Encouraging everyone to clap along, Nelson & Family finished the show with a version of the gospel hymn “I’ll Fly Away” before tossing his hat into the crowd and leaving. With Nelson’s talent and an abundance of outlaw spirit, it seems almost irrelevant to mention that he also happens to be 82, but then it makes him all the more impressive nonetheless, and Brooklyn was that much cooler in his presence. —Alena Kastin | @AlenaK

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Iron & Wine Play Career-Spanning Show at the Space at Westbury

June 27th, 2014

Iron & Wine – the Space at Westbury – June 26, 2014

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When you go see Iron & Wine, you know what you’re going to get but also don’t know what you’re going to get. Of course, there are going to be great songs, lots of them, overflowing with unique lyricism, imagery and melody, and you know you’ll have Sam Beam there to sing them to you. What you don’t always know is who will be playing with him, which will set the tone and style of the show. In past years, the sound has followed as Beam has toured with horns or backup singers or a stripped-down band. On Thursday night at the Space in Westbury, Beam played what he thought was his first show on Long Island proper, backed by a steady-as-she-goes roots-rock band that might be equally comfortable backing Bob Dylan these days, and the music followed suit.

The show opened with a terrific set from the Secret Sisters, out of Alabama, their vocal harmonies resonating to almost cosmic effect, while their backing band rumbled with soulful blues rock. The voices, the music, the set—which ranged across multiple styles of rock and roll, including covers of Hank Williams and their take on an unfinished Dylan piece—and the Sisters’ Southern charm easily won over the crowd. Beam and his band opened their career-spanning headlining set with a high-energy folk-shuffle version of “Boy with a Coin.” Banjo, acoustic guitar, organ, bass and drums nicely accented Beam’s agave-nectar natural-sweetener voice. The band flipped among instruments to widen the sound, Jim Becker moving from banjo to mandolin to acoustic-wired-electric guitar; Rob Burger moving from organ to Rhodes. Songs of exquisite beauty, like “House by the Sea,” with some nice double-acoustic guitar picking, led up to some momentum-building blues rock on songs like “Freedom Hangs Like Heaven.”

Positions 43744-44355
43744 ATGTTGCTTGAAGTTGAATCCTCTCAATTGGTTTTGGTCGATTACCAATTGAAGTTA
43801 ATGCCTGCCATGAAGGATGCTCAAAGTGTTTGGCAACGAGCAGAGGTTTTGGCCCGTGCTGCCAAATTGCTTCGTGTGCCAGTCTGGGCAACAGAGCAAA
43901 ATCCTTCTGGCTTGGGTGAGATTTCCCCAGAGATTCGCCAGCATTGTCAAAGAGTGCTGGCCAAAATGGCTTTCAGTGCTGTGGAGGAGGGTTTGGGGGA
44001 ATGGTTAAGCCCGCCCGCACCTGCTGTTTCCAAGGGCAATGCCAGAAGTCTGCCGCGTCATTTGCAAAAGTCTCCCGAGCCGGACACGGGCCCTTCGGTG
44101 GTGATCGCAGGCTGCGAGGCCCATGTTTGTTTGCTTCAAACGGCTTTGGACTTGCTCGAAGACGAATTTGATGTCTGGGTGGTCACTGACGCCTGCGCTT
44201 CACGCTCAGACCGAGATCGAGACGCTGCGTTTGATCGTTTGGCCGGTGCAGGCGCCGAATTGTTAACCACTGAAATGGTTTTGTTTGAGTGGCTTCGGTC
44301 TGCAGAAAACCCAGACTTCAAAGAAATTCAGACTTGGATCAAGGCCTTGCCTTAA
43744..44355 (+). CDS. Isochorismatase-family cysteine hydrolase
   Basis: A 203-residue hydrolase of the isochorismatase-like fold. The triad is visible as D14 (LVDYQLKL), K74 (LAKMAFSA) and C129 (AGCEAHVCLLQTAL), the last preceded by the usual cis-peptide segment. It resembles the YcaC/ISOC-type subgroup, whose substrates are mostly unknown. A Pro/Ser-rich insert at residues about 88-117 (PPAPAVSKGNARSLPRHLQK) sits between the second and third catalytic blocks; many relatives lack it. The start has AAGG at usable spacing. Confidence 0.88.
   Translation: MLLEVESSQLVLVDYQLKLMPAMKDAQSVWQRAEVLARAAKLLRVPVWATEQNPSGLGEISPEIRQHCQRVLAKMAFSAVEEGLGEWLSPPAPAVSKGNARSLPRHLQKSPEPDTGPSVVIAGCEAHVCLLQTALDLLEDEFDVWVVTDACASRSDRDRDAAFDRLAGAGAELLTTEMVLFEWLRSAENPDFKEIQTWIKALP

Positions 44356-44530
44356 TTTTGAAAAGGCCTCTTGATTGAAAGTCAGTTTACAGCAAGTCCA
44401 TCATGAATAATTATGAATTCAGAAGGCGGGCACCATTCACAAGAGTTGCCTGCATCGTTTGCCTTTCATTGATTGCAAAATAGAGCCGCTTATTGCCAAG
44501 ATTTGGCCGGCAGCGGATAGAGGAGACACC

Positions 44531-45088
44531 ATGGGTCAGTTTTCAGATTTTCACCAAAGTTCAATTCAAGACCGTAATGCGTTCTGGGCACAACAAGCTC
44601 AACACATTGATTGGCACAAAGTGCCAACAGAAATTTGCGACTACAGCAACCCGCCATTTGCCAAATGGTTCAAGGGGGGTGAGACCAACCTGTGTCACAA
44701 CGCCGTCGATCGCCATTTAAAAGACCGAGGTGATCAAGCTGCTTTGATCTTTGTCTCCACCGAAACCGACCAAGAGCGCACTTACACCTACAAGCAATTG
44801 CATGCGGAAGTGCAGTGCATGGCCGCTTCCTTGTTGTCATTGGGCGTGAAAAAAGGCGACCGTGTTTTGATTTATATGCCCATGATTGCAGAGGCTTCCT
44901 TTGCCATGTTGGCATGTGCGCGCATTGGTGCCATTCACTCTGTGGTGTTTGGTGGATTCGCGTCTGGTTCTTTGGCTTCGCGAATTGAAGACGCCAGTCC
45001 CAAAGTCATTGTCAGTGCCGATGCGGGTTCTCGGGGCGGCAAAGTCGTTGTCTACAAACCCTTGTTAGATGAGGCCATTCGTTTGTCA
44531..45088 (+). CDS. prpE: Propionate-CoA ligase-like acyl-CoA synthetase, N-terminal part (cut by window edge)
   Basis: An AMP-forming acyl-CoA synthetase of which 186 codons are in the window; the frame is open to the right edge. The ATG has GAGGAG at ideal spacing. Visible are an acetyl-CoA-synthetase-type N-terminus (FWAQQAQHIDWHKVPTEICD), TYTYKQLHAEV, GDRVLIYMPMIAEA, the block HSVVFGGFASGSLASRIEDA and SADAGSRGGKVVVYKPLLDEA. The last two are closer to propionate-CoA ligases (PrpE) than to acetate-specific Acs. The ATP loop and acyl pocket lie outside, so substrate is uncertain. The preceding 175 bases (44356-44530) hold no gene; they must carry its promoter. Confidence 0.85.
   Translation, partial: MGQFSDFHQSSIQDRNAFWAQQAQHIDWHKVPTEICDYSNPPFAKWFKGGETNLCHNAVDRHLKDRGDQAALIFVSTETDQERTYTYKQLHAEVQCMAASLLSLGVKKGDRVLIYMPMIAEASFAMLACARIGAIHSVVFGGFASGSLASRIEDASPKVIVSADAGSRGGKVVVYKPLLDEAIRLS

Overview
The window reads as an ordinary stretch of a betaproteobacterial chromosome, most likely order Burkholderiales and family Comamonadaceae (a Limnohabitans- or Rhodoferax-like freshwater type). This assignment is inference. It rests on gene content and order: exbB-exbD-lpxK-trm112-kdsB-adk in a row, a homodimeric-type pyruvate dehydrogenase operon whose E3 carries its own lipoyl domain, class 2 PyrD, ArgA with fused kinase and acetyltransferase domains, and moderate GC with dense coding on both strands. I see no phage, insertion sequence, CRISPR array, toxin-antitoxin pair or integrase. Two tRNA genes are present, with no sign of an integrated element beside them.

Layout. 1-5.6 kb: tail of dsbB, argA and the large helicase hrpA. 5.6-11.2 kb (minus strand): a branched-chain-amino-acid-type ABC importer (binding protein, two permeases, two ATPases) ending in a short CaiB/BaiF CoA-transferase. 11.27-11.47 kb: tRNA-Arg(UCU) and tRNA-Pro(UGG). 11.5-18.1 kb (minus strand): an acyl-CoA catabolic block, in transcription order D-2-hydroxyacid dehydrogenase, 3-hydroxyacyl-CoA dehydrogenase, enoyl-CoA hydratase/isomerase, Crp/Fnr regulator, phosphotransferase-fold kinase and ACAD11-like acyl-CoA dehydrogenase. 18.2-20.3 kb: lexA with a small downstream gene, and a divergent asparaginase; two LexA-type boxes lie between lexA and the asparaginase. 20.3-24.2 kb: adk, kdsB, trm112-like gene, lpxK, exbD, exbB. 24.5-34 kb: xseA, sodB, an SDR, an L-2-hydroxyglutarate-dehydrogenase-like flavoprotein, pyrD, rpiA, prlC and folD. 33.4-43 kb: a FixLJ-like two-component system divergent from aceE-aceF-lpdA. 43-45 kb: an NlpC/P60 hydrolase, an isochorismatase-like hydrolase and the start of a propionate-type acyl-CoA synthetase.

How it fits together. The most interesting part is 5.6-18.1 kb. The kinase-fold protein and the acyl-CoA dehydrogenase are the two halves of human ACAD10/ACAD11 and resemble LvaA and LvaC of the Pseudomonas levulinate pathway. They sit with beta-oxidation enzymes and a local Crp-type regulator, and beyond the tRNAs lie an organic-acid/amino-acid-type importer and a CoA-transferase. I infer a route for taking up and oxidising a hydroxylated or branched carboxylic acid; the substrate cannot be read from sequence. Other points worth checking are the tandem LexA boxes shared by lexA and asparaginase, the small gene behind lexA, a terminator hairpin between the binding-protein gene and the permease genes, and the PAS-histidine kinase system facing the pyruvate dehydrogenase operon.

And while the band nicely worked the material, the set’s highlight was at the halfway point when Beam cast aside the extra musicians, first with a gorgeous duet with Burger on “Joy,” off his most recent album, Ghost on Ghost. This was followed by an all-request group of solo songs that stole the show. The enthusiastic crowd was up for the task, asking for some A-list material. All were great, but two songs stood out: First, Iron & Wine’s made-it-his-own, pure-light-and-good version of the Postal Service’s “Such Great Heights,” which certainly took away the breath from even the most cynical curmudgeon in the room. The poetic “Flightless Bird, American Mouth,” was second, Beam’s voice shocking the not silenced easily audience into a silence beautiful in its absoluteness. The remainder of the show was a cascade of hits, featuring great versions of “Woman King,” “Rabbit Will Run” and the dark, slow build-to-climax encore of “Lovers Revolution.” It was a reminder of how many great songs Beam has to choose from, but really, no surprises there. —A. Stein